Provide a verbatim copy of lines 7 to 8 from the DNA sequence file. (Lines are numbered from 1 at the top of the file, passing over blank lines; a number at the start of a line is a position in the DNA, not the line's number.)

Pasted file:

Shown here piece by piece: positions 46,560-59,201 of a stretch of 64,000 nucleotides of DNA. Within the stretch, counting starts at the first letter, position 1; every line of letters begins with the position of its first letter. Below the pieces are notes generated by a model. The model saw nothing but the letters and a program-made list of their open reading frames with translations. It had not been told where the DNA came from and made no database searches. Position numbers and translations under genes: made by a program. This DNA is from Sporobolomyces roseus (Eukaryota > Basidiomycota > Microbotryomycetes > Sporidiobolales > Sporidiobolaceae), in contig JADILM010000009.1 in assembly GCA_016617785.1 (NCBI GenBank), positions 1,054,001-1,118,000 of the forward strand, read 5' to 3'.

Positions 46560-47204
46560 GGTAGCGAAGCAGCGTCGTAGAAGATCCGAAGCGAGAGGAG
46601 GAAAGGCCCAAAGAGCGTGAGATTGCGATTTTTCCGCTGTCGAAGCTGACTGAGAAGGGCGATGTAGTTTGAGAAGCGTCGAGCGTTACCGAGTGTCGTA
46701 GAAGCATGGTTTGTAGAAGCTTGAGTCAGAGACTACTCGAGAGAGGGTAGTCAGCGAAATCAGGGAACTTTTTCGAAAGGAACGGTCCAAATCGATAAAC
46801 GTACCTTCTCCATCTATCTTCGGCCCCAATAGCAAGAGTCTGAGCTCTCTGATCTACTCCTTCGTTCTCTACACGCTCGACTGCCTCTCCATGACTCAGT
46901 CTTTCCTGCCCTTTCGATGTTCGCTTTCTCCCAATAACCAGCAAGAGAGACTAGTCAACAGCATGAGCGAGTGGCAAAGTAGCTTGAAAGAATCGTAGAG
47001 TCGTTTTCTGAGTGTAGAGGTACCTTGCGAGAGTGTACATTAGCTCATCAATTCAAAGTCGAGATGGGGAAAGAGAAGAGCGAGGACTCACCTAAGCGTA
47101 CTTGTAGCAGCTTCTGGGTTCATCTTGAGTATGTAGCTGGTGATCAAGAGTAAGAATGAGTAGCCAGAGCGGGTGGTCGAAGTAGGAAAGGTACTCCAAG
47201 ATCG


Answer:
46901 CTTTCCTGCCCTTTCGATGTTCGCTTTCTCCCAATAACCAGCAAGAGAGACTAGTCAACAGCATGAGCGAGTGGCAAAGTAGCTTGAAAGAATCGTAGAG
47001 TCGTTTTCTGAGTGTAGAGGTACCTTGCGAGAGTGTACATTAGCTCATCAATTCAAAGTCGAGATGGGGAAAGAGAAGAGCGAGGACTCACCTAAGCGTA